The day that rock beat paper

The day that rock beat paper

Other than vague memories from high school history classes, I’m not all that clued up on the meaning behind South Africa’s Women’s Day, which takes place every year on 9 August. (I know that much.)

Embarrassingly, my response is often, “Well, isn’t that nice? Hooray, for us women! Now can I take a nap/go shopping/read my book?”

So this year I decided to do some research before the day, so that on the public holiday I’d be able to appreciate what all the fuss was about.

I googled, …

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Why working at an NGO made me less generous

Why working at an NGO made me less generous

I’m sure most of us have had that moment when, through a deadline-infused haze, we’ve thought, “Maybe I should just quit my job and go work for an NGO.”

The thought usually brings with it a few ‘warm and fuzzies’. You ponder on all the good you can do for mankind, and how working for an NGO would surely make you a better person, right?

Part of me is hoping my mother will never read this, because, well, here’s the truth: working for an NGO made me a …

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What Is Urban Gleaning?

What Is Urban Gleaning?

Caroline Powell unpacks how we can use biblical principles to give in a way that dignifies and uplifts those we’re trying to help.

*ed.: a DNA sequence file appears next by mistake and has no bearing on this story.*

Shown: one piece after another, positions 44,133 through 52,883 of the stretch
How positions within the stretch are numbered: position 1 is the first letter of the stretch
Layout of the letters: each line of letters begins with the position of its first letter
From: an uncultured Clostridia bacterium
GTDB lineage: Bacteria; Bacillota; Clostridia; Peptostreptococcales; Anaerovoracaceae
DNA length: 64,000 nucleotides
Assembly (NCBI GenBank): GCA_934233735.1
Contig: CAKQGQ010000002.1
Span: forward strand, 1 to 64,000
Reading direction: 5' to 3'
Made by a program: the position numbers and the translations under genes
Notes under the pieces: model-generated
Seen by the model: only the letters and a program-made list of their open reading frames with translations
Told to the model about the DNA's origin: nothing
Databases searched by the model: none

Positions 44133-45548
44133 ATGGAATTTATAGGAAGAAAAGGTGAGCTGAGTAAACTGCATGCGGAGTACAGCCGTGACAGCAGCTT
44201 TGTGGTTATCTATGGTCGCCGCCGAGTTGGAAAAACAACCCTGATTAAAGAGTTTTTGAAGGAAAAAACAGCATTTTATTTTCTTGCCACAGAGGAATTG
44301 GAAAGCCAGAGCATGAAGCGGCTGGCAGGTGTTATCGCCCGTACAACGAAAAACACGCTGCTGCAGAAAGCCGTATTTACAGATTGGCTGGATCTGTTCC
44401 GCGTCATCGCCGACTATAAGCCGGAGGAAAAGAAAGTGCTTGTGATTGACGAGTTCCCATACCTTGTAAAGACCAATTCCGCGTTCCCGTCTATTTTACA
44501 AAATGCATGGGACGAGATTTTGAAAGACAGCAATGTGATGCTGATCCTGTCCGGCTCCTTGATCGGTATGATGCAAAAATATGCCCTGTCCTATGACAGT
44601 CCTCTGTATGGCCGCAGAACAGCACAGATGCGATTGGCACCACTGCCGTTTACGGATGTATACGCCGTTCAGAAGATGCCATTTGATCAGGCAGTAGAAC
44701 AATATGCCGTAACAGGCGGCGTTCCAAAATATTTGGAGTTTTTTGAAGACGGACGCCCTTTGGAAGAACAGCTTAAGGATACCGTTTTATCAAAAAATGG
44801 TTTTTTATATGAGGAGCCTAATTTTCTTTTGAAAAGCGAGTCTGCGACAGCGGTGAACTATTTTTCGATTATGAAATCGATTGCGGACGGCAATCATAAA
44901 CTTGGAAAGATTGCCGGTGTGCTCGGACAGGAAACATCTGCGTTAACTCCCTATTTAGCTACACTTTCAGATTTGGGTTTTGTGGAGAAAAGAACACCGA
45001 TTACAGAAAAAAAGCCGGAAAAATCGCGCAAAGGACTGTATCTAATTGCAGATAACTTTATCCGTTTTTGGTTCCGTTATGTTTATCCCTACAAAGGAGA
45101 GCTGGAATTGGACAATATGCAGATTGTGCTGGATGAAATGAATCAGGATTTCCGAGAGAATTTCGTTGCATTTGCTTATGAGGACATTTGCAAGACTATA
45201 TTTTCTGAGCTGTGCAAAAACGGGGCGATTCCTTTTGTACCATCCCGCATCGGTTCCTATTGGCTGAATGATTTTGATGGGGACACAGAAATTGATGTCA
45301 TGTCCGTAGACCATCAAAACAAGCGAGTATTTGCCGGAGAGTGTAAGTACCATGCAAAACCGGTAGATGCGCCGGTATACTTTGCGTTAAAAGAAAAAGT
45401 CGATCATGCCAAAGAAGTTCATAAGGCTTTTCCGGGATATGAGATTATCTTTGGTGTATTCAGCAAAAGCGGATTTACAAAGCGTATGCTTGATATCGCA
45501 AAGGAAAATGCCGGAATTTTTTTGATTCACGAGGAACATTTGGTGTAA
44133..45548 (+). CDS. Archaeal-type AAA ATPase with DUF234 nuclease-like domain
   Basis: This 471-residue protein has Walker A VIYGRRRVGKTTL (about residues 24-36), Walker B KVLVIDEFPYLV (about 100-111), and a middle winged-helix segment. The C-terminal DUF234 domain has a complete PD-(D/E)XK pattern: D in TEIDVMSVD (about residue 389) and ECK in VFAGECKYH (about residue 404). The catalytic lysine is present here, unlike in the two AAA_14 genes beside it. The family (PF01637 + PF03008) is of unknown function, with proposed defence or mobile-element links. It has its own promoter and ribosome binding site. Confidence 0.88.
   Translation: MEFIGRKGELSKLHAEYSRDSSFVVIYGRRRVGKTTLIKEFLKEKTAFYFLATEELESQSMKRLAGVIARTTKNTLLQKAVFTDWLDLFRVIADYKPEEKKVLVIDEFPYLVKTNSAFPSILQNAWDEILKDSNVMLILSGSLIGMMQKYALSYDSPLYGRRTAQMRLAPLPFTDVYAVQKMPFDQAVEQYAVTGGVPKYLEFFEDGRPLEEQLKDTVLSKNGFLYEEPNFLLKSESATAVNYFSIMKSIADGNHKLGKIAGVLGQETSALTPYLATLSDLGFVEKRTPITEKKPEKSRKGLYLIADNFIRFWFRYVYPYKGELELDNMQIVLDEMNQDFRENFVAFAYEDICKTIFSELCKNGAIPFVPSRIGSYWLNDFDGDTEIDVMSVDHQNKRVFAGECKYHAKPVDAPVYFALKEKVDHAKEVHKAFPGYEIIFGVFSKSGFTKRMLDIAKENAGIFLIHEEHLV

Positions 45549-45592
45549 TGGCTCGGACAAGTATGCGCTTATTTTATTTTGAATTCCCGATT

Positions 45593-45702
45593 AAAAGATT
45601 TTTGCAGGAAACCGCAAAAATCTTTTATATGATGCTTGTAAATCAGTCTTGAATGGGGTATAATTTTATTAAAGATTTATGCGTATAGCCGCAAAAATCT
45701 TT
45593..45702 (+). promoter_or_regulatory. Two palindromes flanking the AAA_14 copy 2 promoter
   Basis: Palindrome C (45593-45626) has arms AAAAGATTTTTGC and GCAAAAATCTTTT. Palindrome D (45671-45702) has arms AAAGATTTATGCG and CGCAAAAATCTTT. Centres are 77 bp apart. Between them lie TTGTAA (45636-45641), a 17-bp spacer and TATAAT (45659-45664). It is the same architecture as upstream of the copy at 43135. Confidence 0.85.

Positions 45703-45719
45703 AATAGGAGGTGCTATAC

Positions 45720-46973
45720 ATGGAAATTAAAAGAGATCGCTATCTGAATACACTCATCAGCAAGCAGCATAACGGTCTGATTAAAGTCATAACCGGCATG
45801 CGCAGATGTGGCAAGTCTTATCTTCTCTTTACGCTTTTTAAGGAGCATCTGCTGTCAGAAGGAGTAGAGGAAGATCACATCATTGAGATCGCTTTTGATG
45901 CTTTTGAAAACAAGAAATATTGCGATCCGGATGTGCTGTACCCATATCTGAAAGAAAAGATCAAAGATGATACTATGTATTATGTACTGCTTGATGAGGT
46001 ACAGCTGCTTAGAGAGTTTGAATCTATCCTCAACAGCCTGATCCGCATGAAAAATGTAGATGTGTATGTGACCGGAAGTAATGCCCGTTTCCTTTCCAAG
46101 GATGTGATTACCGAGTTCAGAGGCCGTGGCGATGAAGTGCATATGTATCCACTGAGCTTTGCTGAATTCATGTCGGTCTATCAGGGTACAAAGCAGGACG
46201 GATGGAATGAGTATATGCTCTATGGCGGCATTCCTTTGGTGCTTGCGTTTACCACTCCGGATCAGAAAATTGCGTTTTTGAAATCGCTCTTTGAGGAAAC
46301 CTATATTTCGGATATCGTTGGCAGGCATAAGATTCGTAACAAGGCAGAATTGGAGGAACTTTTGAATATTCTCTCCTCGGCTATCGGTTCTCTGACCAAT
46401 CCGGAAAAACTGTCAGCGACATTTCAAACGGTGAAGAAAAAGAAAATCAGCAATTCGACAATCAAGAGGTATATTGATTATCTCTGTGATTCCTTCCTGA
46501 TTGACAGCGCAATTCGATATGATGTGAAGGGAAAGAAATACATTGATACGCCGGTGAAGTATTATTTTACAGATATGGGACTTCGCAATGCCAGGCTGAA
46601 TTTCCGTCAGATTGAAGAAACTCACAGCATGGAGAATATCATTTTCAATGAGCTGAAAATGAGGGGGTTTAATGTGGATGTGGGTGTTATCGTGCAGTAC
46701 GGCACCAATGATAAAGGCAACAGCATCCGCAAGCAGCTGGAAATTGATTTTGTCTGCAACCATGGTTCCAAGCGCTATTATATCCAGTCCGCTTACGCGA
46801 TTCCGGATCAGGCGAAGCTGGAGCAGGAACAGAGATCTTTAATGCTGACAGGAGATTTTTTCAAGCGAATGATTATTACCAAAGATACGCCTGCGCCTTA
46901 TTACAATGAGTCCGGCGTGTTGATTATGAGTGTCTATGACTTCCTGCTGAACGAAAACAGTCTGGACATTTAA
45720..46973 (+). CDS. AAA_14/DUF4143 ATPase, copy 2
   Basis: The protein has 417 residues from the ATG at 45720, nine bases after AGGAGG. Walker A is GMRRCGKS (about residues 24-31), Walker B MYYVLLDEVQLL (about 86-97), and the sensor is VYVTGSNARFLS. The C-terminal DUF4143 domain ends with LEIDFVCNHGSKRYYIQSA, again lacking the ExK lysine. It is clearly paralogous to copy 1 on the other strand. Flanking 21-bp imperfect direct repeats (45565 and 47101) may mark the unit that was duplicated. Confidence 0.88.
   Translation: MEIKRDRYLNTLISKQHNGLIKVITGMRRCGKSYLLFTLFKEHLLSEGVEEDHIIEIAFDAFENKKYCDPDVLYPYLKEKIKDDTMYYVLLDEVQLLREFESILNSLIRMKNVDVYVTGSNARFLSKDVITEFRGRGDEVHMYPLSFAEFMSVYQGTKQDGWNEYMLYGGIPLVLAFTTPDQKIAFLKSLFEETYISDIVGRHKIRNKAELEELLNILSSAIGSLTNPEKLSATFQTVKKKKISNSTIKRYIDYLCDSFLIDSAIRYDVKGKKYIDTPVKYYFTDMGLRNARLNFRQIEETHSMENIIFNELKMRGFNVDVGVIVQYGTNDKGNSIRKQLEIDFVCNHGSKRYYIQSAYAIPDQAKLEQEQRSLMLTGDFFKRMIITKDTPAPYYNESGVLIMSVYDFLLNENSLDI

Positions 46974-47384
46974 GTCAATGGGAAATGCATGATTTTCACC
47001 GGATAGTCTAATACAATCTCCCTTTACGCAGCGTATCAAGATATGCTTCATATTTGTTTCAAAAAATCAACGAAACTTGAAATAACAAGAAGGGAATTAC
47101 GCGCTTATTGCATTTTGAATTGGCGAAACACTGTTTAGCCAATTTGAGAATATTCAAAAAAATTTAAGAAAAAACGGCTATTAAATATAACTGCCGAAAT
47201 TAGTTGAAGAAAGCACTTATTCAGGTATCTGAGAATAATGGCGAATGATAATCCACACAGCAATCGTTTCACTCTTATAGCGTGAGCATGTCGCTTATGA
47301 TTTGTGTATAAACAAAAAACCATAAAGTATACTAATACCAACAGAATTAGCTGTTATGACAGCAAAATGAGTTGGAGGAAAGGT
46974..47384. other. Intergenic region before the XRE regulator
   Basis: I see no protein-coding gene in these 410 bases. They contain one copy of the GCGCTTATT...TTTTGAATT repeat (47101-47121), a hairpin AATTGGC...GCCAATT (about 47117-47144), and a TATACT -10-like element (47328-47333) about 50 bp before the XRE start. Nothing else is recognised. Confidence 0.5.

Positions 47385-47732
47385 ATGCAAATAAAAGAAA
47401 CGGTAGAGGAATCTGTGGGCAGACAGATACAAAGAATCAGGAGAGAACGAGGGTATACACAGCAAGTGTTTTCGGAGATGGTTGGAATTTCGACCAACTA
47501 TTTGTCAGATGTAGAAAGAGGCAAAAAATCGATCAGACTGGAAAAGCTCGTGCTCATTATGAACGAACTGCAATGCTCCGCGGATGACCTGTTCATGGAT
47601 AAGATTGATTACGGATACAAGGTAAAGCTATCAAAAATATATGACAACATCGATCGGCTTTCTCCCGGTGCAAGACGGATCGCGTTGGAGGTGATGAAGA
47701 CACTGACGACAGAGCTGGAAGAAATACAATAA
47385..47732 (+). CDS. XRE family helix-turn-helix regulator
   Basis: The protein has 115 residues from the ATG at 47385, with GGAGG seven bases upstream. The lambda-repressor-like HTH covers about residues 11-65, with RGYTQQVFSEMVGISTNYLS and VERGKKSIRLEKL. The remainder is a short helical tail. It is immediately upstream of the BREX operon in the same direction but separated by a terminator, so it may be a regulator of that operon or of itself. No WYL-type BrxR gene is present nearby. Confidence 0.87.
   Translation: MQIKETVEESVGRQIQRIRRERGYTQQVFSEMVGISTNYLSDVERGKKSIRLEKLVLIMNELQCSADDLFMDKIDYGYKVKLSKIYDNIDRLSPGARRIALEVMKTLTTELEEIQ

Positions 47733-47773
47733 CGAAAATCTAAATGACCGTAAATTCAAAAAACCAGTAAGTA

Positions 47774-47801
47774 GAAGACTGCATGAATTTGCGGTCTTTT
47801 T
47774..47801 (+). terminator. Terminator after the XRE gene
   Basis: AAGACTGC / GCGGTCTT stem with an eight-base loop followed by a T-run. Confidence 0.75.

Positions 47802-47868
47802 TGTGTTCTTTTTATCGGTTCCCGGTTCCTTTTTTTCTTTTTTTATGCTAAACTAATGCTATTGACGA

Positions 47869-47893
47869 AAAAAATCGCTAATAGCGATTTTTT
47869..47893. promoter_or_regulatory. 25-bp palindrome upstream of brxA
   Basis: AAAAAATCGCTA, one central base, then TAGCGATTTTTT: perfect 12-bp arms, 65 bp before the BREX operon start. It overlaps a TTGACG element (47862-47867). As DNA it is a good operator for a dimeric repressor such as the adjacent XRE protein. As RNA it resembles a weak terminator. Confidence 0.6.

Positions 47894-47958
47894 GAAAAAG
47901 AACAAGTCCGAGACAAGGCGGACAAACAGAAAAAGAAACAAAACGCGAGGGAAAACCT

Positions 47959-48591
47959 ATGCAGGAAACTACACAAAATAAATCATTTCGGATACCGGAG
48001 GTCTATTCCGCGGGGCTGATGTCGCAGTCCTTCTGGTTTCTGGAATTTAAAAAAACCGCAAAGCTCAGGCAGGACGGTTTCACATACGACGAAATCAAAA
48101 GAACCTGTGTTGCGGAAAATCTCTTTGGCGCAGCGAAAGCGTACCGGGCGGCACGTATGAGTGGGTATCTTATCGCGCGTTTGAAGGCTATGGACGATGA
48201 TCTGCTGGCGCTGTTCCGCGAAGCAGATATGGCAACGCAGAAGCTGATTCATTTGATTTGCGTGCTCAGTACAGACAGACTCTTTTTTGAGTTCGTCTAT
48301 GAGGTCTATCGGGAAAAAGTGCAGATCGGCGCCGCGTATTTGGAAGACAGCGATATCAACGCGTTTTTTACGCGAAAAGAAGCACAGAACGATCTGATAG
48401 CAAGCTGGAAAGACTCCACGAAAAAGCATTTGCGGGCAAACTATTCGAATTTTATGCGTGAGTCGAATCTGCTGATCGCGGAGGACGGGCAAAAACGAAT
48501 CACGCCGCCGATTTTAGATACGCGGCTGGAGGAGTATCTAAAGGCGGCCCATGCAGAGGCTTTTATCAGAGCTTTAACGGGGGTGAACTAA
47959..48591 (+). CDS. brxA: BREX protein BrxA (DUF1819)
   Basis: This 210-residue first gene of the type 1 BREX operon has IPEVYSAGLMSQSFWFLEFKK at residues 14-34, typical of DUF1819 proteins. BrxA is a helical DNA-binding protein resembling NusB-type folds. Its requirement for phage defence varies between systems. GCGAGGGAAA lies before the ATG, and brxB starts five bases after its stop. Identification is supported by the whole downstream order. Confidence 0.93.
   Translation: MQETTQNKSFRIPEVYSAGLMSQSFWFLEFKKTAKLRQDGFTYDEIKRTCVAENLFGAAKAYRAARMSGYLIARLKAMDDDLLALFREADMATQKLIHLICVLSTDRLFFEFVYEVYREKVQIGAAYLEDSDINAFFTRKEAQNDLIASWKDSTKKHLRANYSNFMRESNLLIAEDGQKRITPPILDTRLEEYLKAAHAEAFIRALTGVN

“When you reap the harvest of your land, do not reap to the very edges of your field or gather the gleanings of your harvest. Do not go over your vineyard a second time or pick up the grapes that have fallen. Leave them for the poor and the foreigner. I am the Lord your God.” – Leviticus 19: 9-10

Based on God’s generosity …

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4 Common giving mistakes I’ve made

4 Common giving mistakes I’ve made

As Warm Up Winter kicks off, Common Good Executive Director, Sarah Binos, shares some of her personal discoveries about giving in ways that won’t erode dignity. 

Something a Common Grounder shared with me over a Sunday lunch has been ringing in my head for the last few weeks.

The thought was this: “We are all equal in Christ, but given our recent history, white people will struggle with the temptation to feel superior to other races, and blacks will feel tempted to feel inferior to whites, eroding our …

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The day I realised what our freedom means

The day I realised what our freedom means

I was born in 1982 as an Apartheid South Africa was unravelling. While my parents didn’t agree with the segregation and social injustice of the Apartheid system, I was raised in a politically “neutral” home: one where we didn’t really talk or discuss what was happening in our country at the time.

I don’t remember much about 11 February 1990 when Nelson Mandela was released from prison. I don’t remember much about our first democratic elections on 27 April 1994. I don’t remember much about 9 May …

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8 Tips for Active Citizenship

8 Tips for Active Citizenship